You may think: “My Goodness! Couldn’t Fatty know the difference between  a girl and a rajah?” No, he couldn’t. And the film is rather over the top for many other reasons. Isn’t it just a little strange that a rajah in typical clothes was carrying guns and an umbrella? This isn’t the only crazy component of the plot, as rajah’s chacracterization was over the top even within standards of silent slapstic comedies, as his fake beard looked so fake that it seems the actor (Edgar Kennedy) had cut a rug and attached it directly to his face. Fatty also has a very boyish temper, behaving like a kid who can’t control any of his impulses rather than acting like a grown up man.
Two other men had already flirted with the rajah when Fatty approached him and the rajah is already running out of patience then. As a result, he assaults Fatty and then runs after him with two revolvers. For some unknown reason, the rajah’s guns never need reloading and all bullets hit Fatty only on the butt. Perhaps, the rajah had eyesight as bad as Fatty’s.  Anyway, considered the amount of smoke coming from those guns, it wouldn’t really come as a surprise if Fatty died of smoke intoxication.  Something that also must be highlighted is that even though Fatty was shot many times on his butt throughout the film he doesn’t seem to feel much pain out of his injuries. Furthermore, some situations are rather hair-raising and this is perhaps the reason why Fatty’s hair was untidy throughout the film even though his clothes were always in perfect state and weren’t even dirty after he falling on the floor so many times.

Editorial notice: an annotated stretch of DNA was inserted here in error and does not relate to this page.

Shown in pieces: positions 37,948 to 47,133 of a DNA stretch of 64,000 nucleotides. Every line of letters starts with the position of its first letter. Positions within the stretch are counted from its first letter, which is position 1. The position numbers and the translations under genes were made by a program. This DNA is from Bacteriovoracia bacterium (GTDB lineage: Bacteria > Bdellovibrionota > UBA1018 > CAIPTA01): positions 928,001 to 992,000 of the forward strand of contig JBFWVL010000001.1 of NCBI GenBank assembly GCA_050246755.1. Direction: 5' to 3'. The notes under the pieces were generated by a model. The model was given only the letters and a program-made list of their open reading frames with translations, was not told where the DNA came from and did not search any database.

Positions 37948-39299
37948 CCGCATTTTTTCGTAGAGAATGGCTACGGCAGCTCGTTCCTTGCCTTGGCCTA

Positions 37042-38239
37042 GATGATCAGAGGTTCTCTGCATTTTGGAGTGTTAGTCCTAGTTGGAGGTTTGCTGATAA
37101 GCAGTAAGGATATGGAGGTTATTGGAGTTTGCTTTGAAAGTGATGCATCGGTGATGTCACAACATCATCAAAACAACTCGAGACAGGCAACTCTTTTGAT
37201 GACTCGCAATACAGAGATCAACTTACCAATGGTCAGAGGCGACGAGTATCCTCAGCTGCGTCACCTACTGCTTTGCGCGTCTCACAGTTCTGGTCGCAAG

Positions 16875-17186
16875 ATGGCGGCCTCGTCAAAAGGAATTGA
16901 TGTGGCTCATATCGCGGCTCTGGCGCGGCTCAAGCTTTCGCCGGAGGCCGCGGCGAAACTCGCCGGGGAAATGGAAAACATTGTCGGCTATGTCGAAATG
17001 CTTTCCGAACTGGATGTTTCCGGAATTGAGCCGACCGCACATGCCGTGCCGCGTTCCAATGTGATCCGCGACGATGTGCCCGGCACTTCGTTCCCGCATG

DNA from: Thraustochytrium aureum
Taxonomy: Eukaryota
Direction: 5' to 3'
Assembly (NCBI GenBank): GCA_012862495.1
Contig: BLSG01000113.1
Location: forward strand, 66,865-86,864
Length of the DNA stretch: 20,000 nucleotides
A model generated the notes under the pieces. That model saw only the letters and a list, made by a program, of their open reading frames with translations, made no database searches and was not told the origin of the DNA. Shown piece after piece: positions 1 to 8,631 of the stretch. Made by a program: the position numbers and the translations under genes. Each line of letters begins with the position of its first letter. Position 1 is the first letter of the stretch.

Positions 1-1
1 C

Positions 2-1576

A Flirt's Mistake (1914) - FATTY ARBUCKLE - George Nichols _ Mack Sennett 26

Fatty is getting desperate and runs away back to his home, but is followed by the rajah, who “miraculously” end up having a sword in addition to his revolvers. And his house, as most houses in Northern hemisphere, doesn’t have a fence or wall around the property, so the rajah ends up easily entering the house. Fatty locks himself and his wife in a room.  It must also be highlighted that Durfee doesn’t have the most naturalist acting in the world in this film. Some of her gestures are histrionic and we can see that she spoke a lot throughout her scenes. But all situations are so over the top that her acting ends up being not even noticed among so many unrealistic things happening at the same time.